Monday, December 26, 2016


There are no days or nights in the hospital, it seems.

It's almost 11PM on Christmas Eve, and after sleeping all day, from the aftershocks of the latest brain bleed, and just so, so many seizure meds...

Well, I am finally awake and finally ready for visitors.

Oh, timing.

Business as usual, here in the hospital in ICU, even on Christmas Eve. Meds at 1:00AM, a CT scan at 5:30AM, and a few blood draws in between- Fa la la la la- all of the biggest, worst things at the ungodliest of hours.

My tiny little Christmas tree is my nightlight here in the ICU.

Christmas Eve, 2016. My nurse helped my husband and I decorate the tree. 
We decided it was a good therapeutic exercise for my sleeping right hand, 
tying on the ornaments.

Trying to find gratitude, in the hospital on Christmas Eve, away from my sweet babies and husband, is proving to be trying.

I am so angry that this cavernoma won't stop bleeding. My parietal lobe truly just needs to chill the f#ck out.

I am so grateful for my husband and my friends, for setting up this sweet little Christmas tree. All of the nurses and techs love my little tree.

I wish my husband could be here right now. We felt it best for him to be home with the three kids, on Christmas Eve. Especially with our eldest child, who is on the autism spectrum. My husband can only leave her, to visit me, for maybe two hours at a time. She's barely holding it together, and mostly, not.

I relate. I am also barely holding it together. I told my husband last night that I am overdue for a silent, non-stressful, non-hemorrhage inducing tantrum.

I am thankful for the hospital staff, and their humor. My day nurse refers to the bright yellow socks, for patients that are at risk of falling (from seizures, etc.), as "bright-ass yellow", which makes me laugh. She brings me truffles, and even a handful for my kids. "I don't have any children," she tells me. "I always work on Christmas. I like it," she adds, after a thoughtful pause.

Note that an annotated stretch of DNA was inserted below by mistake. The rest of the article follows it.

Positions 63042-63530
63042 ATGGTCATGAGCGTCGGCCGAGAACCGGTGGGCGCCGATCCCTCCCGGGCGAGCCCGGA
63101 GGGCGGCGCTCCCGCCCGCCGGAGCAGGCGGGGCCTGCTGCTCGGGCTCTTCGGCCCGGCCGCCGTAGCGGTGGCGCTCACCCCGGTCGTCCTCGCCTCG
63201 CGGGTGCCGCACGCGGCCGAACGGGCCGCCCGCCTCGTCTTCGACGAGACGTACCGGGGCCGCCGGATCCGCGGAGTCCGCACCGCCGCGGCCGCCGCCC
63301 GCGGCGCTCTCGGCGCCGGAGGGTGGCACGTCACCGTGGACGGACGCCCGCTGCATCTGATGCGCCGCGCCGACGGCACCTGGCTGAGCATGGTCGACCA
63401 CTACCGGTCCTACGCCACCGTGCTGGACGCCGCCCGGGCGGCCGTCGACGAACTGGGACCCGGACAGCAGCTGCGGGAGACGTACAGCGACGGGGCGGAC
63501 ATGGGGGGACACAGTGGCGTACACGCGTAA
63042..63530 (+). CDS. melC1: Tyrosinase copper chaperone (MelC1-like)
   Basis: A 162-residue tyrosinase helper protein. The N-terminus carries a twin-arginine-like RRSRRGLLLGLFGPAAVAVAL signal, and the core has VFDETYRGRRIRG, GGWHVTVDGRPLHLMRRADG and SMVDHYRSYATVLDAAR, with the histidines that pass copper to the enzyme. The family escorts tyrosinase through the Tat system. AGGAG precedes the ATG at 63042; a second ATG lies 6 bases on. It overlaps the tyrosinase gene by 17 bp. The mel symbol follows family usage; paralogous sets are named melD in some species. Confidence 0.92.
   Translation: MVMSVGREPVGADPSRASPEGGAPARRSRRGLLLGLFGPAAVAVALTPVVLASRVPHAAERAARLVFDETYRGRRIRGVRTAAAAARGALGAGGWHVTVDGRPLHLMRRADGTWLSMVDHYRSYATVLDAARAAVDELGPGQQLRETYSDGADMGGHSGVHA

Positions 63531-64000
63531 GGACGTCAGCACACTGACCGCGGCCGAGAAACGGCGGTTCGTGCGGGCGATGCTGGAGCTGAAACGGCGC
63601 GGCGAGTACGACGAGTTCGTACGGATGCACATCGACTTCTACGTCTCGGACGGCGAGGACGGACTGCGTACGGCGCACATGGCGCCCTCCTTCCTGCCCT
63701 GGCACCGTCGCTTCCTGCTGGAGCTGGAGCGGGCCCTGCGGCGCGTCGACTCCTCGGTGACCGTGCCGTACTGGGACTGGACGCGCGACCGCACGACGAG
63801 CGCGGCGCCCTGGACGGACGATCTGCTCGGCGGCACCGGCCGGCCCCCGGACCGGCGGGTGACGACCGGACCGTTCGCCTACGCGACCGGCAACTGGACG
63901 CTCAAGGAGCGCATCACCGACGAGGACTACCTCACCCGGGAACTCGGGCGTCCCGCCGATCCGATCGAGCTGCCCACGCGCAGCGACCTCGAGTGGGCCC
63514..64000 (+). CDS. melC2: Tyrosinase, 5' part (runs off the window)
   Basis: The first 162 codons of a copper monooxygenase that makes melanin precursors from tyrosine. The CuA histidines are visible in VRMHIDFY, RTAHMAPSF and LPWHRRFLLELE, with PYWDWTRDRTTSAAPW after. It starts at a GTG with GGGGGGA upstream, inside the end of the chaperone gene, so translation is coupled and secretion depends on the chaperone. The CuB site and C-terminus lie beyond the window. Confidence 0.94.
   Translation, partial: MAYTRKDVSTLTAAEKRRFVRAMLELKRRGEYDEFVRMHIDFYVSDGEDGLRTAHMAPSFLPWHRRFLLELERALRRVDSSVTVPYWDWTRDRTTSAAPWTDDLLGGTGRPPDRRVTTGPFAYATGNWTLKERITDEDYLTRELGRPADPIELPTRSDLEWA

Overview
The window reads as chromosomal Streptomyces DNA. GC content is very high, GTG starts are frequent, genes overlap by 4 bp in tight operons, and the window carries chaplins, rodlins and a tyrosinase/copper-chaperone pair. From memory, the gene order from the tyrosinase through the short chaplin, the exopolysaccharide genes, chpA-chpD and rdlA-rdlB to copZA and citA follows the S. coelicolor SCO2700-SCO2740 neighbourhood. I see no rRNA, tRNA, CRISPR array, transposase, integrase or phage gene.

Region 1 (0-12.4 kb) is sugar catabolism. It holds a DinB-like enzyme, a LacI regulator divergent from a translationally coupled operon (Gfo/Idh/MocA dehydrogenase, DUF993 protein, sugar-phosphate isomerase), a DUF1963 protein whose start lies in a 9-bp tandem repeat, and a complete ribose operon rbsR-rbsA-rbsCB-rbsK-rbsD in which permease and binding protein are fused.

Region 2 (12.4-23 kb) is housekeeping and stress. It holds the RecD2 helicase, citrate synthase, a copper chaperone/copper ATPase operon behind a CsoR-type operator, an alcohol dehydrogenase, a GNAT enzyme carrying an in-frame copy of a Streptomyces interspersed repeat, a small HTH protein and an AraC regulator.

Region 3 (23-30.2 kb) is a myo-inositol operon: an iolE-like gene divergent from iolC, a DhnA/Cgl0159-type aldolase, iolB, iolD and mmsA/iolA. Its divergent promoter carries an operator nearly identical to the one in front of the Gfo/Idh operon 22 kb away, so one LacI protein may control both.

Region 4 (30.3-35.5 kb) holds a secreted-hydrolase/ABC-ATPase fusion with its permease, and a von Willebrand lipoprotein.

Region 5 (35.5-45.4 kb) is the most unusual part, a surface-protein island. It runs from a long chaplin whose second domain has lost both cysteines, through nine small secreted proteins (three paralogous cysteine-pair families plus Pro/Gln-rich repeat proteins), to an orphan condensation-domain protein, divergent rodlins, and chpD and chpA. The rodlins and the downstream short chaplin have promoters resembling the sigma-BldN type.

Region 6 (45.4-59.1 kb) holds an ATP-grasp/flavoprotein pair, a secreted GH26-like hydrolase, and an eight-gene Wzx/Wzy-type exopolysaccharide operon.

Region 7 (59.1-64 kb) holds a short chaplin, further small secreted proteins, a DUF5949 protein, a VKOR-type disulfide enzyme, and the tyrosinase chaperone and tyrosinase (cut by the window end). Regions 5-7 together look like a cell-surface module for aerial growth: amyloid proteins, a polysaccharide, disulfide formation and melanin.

The nurses in the ER and the CT techs are having an "ugly Christmas sweater vest contest". Half the staff is wearing Santa hats. The sweaters are truly terrible. The ugliest. It makes me laugh.

Finally, around 12:30AM, I fall asleep, tears in my eyes. What a crappy Christmas. Gratitude and all.

My night nurse comes in at 1:00AM, to put more meds in my IV. I barely notice him- a sign that I have been here a little too often as of late. I roll over, amidst a tangle of wires and tubes and cords, and fall right back asleep. Truly a gift.

I can't help but notice the phlebotomist, however, who comes in at 3:30AM to draw more blood. "What is your full name and birth date?" she asks me.

Woman, it is 3:30 in the morning, I want to say to her- Who in God's name knows their full name and birth date on this little sleep? "I'm going to turn on all the lights," she says, in a kind voice. I am not feeling kind. I want to tell her to get a headlamp, to let me lay in peace in the dark, and she can shine a tiny spotlight on my arm instead.

She turns on every light in the room, lights that I didn't even know existed. I wince at the blinding light. A sharp sting, as the needle enters my arm. I try to breathe deeply, and I close my eyes. "Oh! And Merry Christmas!" she tells me brightly, as she removes the needle from my arm, and gently affixes a cotton ball with tape to stop the bleeding.

You have got to be kidding me.

The great Christmas spotlights are turned off, and the cheery woman with the sharp needles slowly wheels her cart out of my hospital room. I sigh, and turn my head toward my little twinkling tree. It is 3:45AM.

That is when I notice- there are presents under my tree! I am so confused, for several minutes. I groggily grill my nurse: "Did you put those there? Did my husband come back? Why didn't he come in and say hello?" I almost sound angry, like I'm interrogating this poor man.